228. USGS: THE MOST UNDISCOVERED OIL IS IN IRAQ
The Analysis of Assessment Results section of the USGS World Petroleum Assessment 2000 is packed with geological information relevant to the peak oil issue.
Here's one eye-opener. The USGS estimates that the Assessment Unit (AU) with the largest amount of undiscovered oil is Cretaceous Reservoirs (AU no.: 20300101) with 74 Gigabarrels (mean).
Dialing up 20300101, we get the map (click to enlarge):
Yup, you guessed it. Iraq. Plus Kuwait and Western Iran.
This goes a long way to explaining the discrepancy between the large USGS estimates of oil to be discovered, and the lack of recent discoveries. The #1 candidate for new oil is NOT BEING EXPLORED AT ALL.
Here's another interesting wrinkle. The peak oilers often point out the poor discovery record in recent years for "supergiant" oilfields (exceeding 5 Gbarrels). But consider the USGS's estimate of the size distribution of undiscovered fields in this AU:
As you can see, the vast majority of the undiscovered fields are expected to be small (although the USGS does estimate that about 4 supergiant fields still remain to be found in this AU).
If 4 supergiant oilfields in this AU strikes you as a deluded dream, consider this: In 2001, after the USGS assessment was completed, the Azadegan field was discovered in Iran Source. This is a 26 Gigabarrel supergiant covering 520 sq km, and is the largest field discovered in Iran in 30 years Source. So where is Azadegan? Yup, you guessed it -- AU 20300101:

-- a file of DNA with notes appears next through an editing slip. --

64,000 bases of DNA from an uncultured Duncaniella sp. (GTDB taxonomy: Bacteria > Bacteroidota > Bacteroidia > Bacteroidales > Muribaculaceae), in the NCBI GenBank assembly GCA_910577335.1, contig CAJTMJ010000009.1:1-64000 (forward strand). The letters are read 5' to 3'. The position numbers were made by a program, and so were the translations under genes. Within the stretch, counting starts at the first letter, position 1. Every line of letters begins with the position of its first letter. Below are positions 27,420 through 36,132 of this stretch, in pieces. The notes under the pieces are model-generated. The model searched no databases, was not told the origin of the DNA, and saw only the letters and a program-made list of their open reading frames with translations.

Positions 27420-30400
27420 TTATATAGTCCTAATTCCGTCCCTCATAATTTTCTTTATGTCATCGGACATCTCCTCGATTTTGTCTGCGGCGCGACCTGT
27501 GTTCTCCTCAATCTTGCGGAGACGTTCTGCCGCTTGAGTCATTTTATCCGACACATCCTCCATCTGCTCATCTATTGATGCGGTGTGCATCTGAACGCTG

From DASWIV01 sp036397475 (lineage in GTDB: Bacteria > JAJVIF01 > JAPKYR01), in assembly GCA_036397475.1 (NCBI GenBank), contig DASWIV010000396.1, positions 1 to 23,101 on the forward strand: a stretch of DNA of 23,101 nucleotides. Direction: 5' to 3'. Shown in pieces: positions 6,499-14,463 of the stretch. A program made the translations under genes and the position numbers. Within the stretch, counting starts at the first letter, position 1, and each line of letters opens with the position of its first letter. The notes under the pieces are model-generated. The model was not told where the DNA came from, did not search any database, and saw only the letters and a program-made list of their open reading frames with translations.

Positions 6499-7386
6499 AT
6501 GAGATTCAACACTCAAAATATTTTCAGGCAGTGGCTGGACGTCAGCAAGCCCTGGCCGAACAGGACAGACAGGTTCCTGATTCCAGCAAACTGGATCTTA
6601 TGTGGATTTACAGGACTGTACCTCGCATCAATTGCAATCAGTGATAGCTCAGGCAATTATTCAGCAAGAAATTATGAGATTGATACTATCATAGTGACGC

Then, in 2003, Iran announced the discovery of an even bigger field (38 Gigabarrels), near the Persian Gulf port of Bushehr, which (of course) lies in AU 203000101.
So, right there you can see the merit of the USGS approach. Their expected undiscovered oil volume for the AU was 74 Gigabarrels, and within a few years of the study, the Iranians found 64 Gigabarrels in the AU without even breaking a sweat. If anything, the USGS underestimated the potential of this AU. Also, these facts don't jibe at all with the peak oiler mantra that "the largest fields are always found first", or with Matt Simmons' simplistic fairy tales about kings, queens and lords.
Finally, if you were to use the Colin Campbell method to estimate yet-to-find oil in Iraq, you would have to extrapolate the past discovery trend. But that's a bit of a problem because Iraq doesn't even have a discovery trend. In the case of Iraq, the recent discovery trend tells you a sum total of NOTHING about how much undiscovered oil still remains in the ground.
-- by JD